Based in what was the M&E lab, the IESD staff enjoy a large, double-height space that has single-sided natural ventilation with stack-assisted exhaust through motorised rooflights. The copious daylighting from the west-facing elevation came with a glare penalty with low angle sun, something which didn't bother the previous occupants. Full-height blinds with beaded pull-cords have been installed, and the IESD staff use them regularly.

The IESD has replaced the motors for the rooflights. The original motors burned out shortly after they were first installed.

"The Queens Building was one of the first of the new generation of naturally ventilated buildings, and engineers weren't sure how powerful the motors had to be, or how far they should drive open the windows," explained the IESD's Dr Malcolm Cook. "As a result the motors were under too much strain."

A decade might seem an inordinately long time for failed motors to be replaced, but the engineering staff weren't bothered by the leaky rooflights, being able to both move around, and be warmed by large, heat-generating machinery. Today, the IESD staff can open and close the rooflight vents via wall-mounted switches.

The windows serving the IESD offices are mostly manually openable, with a few fitted with new motorised actuators to facilitate night cooling. Once a new bms is commissioned, the motorised openings will enable the IESD to introduce a night-cooling regime.

The pivot mechanism for the manually-openable windows has two settings: open and closed, with no intermediate position. This might have been acceptable for a machine shop, but sedentary staff require finer control. IESD staff have improvised ways of wedging the windows, finding that different-sized rolls of Sellotape give different rates of ventilation.

The third floor of the Queens Building was originally designed as an open-plan drawing studio, with copious amounts of daylight from glazed ventilators in the roof gables, and large, triangular windows on the east-facing elevation.

Drawing boards went out of fashion very early on, and the space was subsequently used by other departments. Today, it is home to banks of computers for student use. As in the machine shop, the motors serving the ridge ventilators soon burned out. Previous occupants of the space found ways to wedge open the ventilators, but at the time of writing the vents were found to be closed and the power turned off.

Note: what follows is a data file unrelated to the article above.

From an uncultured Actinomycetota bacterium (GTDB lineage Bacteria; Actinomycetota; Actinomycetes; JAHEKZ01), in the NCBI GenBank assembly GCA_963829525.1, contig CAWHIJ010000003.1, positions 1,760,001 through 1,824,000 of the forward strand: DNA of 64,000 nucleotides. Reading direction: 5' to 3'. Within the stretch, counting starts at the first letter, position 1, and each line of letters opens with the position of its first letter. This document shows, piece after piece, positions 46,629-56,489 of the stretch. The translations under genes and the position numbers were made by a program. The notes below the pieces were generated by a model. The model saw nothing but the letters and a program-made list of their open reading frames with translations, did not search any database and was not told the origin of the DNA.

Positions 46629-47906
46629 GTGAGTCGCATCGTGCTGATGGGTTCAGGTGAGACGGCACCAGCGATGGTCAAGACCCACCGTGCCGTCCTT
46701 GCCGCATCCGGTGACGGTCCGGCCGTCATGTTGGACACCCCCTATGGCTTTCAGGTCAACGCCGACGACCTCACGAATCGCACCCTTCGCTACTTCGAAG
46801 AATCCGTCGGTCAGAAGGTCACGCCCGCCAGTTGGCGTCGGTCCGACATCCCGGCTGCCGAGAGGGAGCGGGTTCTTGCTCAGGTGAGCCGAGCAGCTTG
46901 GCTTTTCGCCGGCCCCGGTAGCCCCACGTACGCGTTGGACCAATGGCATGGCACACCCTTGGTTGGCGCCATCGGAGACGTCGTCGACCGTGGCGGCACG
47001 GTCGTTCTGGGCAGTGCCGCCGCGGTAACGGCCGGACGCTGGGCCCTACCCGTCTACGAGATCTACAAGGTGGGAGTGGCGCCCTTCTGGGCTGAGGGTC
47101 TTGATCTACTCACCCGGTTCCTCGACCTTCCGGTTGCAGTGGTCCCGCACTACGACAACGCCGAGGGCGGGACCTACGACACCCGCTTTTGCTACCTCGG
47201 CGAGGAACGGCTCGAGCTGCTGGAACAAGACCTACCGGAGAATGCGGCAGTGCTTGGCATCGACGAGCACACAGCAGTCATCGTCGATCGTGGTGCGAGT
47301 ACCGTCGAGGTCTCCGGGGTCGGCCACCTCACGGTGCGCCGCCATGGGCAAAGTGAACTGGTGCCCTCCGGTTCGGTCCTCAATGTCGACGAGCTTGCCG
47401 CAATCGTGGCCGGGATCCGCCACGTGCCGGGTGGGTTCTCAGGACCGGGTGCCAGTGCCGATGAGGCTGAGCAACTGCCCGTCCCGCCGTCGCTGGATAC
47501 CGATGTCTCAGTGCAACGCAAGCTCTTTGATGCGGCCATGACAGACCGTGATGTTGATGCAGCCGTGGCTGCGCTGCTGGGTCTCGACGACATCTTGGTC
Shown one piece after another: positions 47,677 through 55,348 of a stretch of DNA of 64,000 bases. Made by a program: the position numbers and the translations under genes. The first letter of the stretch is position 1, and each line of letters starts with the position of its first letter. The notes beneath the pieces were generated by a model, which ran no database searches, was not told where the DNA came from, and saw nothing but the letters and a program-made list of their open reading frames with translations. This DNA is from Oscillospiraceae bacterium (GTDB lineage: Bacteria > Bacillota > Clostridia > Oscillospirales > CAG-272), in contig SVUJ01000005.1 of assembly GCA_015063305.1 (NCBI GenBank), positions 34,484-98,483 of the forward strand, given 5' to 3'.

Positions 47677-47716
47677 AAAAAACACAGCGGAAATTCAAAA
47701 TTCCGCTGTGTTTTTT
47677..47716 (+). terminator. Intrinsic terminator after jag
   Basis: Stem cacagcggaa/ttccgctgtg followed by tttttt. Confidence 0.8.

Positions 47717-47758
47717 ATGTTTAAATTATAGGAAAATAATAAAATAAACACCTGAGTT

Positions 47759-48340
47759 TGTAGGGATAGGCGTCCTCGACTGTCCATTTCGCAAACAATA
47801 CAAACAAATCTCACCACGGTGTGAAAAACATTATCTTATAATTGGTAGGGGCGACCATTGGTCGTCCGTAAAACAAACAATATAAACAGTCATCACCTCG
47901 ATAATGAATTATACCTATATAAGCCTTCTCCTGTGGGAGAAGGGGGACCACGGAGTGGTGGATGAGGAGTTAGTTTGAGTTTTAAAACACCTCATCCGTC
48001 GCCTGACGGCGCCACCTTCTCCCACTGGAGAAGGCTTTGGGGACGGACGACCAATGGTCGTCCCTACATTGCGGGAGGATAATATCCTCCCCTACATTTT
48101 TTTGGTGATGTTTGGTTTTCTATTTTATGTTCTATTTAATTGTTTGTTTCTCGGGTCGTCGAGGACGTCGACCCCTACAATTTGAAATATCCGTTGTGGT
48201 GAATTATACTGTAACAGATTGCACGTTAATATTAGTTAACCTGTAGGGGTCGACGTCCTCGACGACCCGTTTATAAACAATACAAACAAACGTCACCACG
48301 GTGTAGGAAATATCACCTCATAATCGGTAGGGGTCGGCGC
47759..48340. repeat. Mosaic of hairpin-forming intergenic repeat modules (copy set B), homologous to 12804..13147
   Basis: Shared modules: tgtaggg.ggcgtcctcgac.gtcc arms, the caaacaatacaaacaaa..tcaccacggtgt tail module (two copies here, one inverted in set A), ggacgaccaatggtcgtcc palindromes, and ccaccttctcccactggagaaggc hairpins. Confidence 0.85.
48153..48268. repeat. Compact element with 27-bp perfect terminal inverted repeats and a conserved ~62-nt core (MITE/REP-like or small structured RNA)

There seems little effective ventilation in the space. With a lack of thermal mass in the roof, heat from the computers and hot air rising up from low levels, the former drawing studio is a hot space in summer.

Auditoriums

The hemispherical auditoriums sit side-by-side along the north-west elevation, with the second auditorium rotated through 180°, ostensibly as a space-saving manoeuvre. Both rely on buoyancy-driven ventilation, with incoming air tempered by traversing a concrete plenum beneath the seating and extracted through tall, insulated chimneys. The strategy has worked well for the auditorium that is orientated with its raked seating backing onto the road, but has arguably failed for the other auditorium.

Some incoming air for auditorium 1.12 traverses a convoluted route to reach the seating plenum, but the greater proportion takes the line of least resistance, entering the space directly past heating coils set into the perimeter wall. The incoming air is simply not in contact with the heating coils long enough to raise its temperature, and a lack of turbulent flow creates serious stratification problems. The result can lead to an 8°C difference between the upper and lower seating areas. Malcolm Cook thinks that blanking off a section of the supply grille may encourage better mixing.

Heavy engineering wing

The former heavy engineering hall has undergone a significant change of use, a reflection of the University's shift away from engineering to maths, chemistry and media studies.

The installation of a mezzanine, internal solid walls and partitions on the first floor to create laboratories required a complete rethink of the ventilation strategy.